January 2020 Volume LV Number 1


Treloar and Heisel

July 2019 Volume LIV Number 4

The Five Insurances You Will Want To Have As A Newly-Minted Dental Associate
By Shawn M. Johnson, ChFC®, CLU®, CLTC Vice  President,  Business  Development Treloar & Heisel, Inc. sjohnson@treloaronline.com
If you’re just getting started in your dental career, and have chosen to join an existing practice as an associate – congratulations! While joining an existing organization as an employee eliminates much of the responsibil- ity and risk associated with practice owner- ship, there are still areas in your life where you will want to manage risk.
Here are five types of insurance – at a minimum – that we believe you should explore and likely secure as you embark on your new career.
Health Insurance
Employers seeking top talent understand that an attractive benefits package includes excellent medical coverage and other supple- mental benefits alongside market-competitive compensation. Sometimes though, there’s a gap between when your existing health insurance coverage ends and when your new employer’s medical plan kicks in.
Even if there are only days before you become eligible for health insurance through your new employer, make sure you have a stopgap measure in place. If something were to happen to you, unforeseen and substan- tial medical expenses could radically affect your life. A ‘band-aid’ solution may be a catastrophic policy that can address extreme medical issues. A health insurance broker will be able to advise you on how to obtain this type of coverage. Another potential solution is to speak with your existing employer (if you are employed currently, and have access to medical coverage), to see if you can continue with your existing plan temporarily, even after your employment terminates. This type of continuation is often referred to as COBRA.
Disability Income Insurance
Yes, you’ve heard it before, but if you haven’t obtained it yet, it may be in your best interest to do so as soon as possible. Why? Because your ability to earn an income is based on your good health, and chances may be high that your health will never be better than it is today. Securing insurance today means that you get to lock in your health. Insurance is also generally least expensive when you are young, and you will never be younger than you are today, so now is likely the best time to get it.  Dentistry in particular is a very physically demanding job. Whether it’s your hands, back, neck, or arms – your physical wellbeing is paramount to your ability to practice. It’s important to protect all of you, right from the start. What may be an inconvenience to someone in a less physical occupation may be career threatening to a dentist.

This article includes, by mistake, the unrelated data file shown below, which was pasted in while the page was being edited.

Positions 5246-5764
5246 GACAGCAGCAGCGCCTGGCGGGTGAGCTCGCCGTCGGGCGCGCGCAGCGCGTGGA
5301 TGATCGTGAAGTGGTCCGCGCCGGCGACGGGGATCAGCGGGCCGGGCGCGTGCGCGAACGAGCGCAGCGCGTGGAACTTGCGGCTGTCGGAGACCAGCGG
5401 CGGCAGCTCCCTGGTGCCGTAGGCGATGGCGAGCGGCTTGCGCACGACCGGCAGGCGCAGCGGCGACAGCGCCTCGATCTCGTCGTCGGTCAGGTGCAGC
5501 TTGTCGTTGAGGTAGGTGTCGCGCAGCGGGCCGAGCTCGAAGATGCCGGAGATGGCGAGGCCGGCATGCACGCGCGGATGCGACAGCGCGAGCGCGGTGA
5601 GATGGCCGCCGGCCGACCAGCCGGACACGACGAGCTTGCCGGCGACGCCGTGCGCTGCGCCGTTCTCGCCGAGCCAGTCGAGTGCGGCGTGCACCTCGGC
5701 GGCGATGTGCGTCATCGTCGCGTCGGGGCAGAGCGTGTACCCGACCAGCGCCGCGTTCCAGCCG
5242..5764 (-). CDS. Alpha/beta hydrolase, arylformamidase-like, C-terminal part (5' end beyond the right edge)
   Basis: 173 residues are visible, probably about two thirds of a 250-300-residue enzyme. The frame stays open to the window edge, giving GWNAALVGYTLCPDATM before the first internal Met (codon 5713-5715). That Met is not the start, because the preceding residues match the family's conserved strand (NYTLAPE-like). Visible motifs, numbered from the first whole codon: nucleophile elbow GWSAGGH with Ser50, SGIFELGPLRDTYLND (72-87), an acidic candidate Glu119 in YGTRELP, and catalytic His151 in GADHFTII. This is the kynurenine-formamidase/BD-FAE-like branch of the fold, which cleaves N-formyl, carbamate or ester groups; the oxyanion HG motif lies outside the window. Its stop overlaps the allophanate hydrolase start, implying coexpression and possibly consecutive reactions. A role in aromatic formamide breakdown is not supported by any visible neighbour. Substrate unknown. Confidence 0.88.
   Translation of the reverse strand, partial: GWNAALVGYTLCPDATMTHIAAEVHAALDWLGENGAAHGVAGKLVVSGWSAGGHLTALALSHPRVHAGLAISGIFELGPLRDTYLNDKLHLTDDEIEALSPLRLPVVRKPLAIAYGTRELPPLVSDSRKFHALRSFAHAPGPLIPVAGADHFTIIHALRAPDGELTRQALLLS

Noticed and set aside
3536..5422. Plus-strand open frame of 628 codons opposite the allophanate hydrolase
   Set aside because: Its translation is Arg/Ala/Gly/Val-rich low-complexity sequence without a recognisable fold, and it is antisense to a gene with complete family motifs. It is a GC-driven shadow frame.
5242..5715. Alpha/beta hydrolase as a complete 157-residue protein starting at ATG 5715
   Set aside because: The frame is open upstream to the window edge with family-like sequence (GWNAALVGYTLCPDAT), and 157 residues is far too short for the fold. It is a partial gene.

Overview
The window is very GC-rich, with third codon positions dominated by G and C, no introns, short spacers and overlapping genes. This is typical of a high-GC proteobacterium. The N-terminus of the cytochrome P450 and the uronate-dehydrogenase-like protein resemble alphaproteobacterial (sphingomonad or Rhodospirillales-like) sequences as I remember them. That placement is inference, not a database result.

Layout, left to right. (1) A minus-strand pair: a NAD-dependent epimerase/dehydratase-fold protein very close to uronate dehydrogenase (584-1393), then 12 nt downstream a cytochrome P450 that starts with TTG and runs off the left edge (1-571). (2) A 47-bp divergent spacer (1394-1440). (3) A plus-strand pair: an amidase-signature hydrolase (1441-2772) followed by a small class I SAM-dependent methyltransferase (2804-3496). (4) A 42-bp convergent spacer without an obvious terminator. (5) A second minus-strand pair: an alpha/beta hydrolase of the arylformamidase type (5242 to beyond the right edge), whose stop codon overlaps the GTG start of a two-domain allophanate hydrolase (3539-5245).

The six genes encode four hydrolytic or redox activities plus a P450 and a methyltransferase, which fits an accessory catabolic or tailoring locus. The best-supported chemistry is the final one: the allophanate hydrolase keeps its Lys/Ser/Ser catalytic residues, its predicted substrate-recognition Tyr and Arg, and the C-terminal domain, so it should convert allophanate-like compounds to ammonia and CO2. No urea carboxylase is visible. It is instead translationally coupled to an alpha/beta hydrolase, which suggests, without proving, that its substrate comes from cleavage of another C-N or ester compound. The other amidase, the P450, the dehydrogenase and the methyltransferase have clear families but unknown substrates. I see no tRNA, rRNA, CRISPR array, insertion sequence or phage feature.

You may be familiar with the phrase "health is wealth." Well, it couldn’t be truer for dentists!
Malpractice Insurance
Malpractice insurance (also known as professional liability insurance) should be purchased prior to seeing your first patient in practice. A professional liability policy may provide coverage for the payment to a plaintiff in a malpractice claim, and, perhaps even more importantly, provides you access to the insurance company’s experience in your malpractice defense. Consequently, it’s important to choose a company with the best policy language and a strong reputation in the courtroom.
Life Insurance
If you think you’re too young, or single, and therefore don’t need life insurance, think again. If you love somebody or you owe somebody, you probably need life insurance. If you love somebody, chances are you will want them to be well taken care of, should you not be there to provide for them yourself. Life insurance can provide financial peace of mind, stability and security for loved ones.
If you have borrowed money, you will want to consult with your lender to see if your loan will be forgiven in the event of your death, or if your heirs will end up needing to pay them back. Federal student loans and private lenders may differ in their standards, so make sure to check. In addition, if you in- tend to borrow money to purchase a practice, lenders will often require that you have life insurance.
Renter’s (or Homeowner’s) Insurance
If you rent or own your home, it’s a good idea to make sure that you have coverage for your personal property as well as personal liability coverage. Even if you "just" rent, imagine if you had to replace everything  you own, potentially in the event of a fire. It could be extremely costly – between clothes, everyday appliances and tools for living, not to mention electronics: computers, phones, tablets, etc. Renter’s insurance is relatively af- fordable and an often worthwhile investment.
Good luck with your new position, and remember: spending a little bit of time to ad- dress the potential risks you face may reduce a lot of potential anxiety in the future. We think you might 
Treloar & Heisel and Treloar & Heisel Risk Management are divisions of Treloar & Heisel, Inc.
Insurance products offered through Treloar & Heisel, Inc.
For advice on the discussed topics, please review with your licensed advisor.